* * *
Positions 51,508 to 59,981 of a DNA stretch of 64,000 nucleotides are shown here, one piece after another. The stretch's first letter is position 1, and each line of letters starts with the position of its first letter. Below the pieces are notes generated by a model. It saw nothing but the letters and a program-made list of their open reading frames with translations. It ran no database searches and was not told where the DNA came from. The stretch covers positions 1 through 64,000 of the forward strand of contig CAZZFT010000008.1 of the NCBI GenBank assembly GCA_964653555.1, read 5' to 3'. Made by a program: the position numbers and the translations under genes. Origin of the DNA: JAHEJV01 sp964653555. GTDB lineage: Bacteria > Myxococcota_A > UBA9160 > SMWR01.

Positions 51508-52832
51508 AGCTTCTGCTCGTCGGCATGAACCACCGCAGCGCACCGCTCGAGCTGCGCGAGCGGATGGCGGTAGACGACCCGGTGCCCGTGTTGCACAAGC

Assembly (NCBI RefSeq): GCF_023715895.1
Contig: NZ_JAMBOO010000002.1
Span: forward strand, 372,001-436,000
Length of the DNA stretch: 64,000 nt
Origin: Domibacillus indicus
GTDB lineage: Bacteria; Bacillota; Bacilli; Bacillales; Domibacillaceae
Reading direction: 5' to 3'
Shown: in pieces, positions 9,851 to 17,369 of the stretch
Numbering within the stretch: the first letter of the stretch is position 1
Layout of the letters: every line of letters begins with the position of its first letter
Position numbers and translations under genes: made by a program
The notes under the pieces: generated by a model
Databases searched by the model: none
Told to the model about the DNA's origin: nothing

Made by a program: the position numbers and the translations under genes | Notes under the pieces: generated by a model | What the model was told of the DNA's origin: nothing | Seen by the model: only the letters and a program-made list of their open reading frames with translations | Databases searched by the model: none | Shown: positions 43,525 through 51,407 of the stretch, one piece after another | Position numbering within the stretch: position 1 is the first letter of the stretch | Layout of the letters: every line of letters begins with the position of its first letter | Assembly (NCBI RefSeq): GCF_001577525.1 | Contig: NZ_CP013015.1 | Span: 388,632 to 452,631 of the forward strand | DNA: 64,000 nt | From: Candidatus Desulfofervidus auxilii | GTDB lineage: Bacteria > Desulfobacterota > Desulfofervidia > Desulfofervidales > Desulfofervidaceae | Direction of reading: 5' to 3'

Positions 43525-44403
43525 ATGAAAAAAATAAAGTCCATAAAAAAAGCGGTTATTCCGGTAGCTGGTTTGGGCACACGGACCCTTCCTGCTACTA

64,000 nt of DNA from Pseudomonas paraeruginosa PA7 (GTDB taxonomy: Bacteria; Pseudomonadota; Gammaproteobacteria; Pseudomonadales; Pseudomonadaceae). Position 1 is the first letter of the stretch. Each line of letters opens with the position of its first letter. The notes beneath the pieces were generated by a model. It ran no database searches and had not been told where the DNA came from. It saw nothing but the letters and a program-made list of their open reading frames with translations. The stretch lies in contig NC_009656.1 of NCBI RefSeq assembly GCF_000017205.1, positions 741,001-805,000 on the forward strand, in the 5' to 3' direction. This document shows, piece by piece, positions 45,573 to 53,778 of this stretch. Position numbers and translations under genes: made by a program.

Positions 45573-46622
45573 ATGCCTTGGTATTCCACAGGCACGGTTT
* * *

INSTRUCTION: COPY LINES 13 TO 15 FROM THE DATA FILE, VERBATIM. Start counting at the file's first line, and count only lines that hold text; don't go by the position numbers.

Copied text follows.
Layout of the letters: every line of letters begins with the position of its first letter
Position numbers and translations under genes: made by a program
The notes under the pieces: generated by a model